- December 2016 issue of the journal Nutrients - Researchers report that soy protein is higher quality than other legume proteins, lowers cholesterol levels, lowers blood pressure, leads to favorable change in the fatty acid content in the diet, alleviates hot flashes, and improves arterial health in menopausal women. They also report that "population and clinical studies involving adults suggest benefits are associated with approximately two to four servings per day."
- June 2019 issue of the journal Complementary Therapies in Medicine - Researchers report that soymilk consumption was beneficial for those with non-alcoholic fatty liver disease.
- 2019 issue of Asia Pacific Journal of Clinical Nutrition - Scientists report that consuming soy daily may decrease the risk of type 2 diabetes.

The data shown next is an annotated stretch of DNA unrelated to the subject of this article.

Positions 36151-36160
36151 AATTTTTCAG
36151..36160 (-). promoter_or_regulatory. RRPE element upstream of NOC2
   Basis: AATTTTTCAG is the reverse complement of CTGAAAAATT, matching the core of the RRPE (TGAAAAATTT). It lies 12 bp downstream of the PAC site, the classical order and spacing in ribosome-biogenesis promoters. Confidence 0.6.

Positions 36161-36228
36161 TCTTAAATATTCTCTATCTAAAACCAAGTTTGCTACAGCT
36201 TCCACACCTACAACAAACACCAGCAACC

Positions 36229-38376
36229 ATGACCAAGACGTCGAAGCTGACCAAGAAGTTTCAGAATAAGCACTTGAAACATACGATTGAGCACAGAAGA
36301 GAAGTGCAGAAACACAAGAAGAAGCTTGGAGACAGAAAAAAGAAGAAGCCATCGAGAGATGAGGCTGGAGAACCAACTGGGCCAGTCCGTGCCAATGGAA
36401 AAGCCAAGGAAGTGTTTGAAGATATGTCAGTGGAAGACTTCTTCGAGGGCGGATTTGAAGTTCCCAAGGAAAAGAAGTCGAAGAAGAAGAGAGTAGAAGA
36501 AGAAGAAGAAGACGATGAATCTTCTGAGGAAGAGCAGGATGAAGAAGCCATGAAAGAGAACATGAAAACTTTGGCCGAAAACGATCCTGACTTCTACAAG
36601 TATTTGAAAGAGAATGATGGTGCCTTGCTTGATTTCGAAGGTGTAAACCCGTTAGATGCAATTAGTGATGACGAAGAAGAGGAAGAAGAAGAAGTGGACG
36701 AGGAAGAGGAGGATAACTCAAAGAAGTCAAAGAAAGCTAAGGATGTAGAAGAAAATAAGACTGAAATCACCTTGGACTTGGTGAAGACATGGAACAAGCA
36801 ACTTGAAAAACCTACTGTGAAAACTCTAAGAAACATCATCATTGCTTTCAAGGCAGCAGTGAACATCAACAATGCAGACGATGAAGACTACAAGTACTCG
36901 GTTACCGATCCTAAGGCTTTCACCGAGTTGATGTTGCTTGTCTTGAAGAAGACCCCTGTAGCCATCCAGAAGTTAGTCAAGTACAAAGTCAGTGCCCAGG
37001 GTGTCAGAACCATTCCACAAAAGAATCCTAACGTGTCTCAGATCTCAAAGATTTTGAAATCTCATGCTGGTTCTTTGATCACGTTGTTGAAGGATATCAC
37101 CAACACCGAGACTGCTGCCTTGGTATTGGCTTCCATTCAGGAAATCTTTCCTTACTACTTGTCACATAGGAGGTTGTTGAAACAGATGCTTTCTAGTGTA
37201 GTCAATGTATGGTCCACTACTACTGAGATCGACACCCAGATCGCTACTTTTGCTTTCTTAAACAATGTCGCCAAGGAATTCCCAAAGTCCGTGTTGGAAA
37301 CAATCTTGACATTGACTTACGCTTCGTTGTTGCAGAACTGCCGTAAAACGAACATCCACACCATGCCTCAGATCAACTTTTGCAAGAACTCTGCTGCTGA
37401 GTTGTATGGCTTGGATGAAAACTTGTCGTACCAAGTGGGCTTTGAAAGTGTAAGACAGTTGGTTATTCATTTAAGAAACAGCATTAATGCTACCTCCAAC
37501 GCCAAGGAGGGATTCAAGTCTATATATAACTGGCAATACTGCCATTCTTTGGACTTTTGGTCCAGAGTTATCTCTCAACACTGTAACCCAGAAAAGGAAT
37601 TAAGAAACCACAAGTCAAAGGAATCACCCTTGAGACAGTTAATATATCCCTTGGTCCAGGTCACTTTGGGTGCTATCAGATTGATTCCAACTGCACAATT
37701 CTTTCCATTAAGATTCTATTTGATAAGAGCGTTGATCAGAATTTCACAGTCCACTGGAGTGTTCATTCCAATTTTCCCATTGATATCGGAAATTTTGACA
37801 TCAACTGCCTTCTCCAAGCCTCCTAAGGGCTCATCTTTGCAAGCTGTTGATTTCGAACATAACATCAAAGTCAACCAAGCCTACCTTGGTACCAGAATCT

- May 2019 issue of journal Frontiers in Endocrinology - Researchers reported that soy improved insulin resistance and LDL.
- 2019 issue of the journal NeuroRehabilitation - Researchers report that soymilk consumption helps improve walking speed, exercise endurance, grip strength, and muscle functionality in chronic stroke patients.
- March 2019 issue of the journal Scientific Reports - Researchers report that soy supplementation has no effect on thyroid hormones.
- 2019 issue of the journal Acta Odontologica - Scientists report that soy beverages have a lower tooth enamel erosion risk than non-soy beverages.
- January 2019 issue of the journal Food Chemistry - Researchers report that "fermented soy products also proved to be effective in attenuating the effects of diabetes mellitus, blood pressure, cardiac disorders and cancer-related issues."
- July 2019 issue of the Journal of Cardiovascular Pharmacology - Researchers report that soy inhibits endothelial cell dysfunction and helps to prevent cardiovascular disease.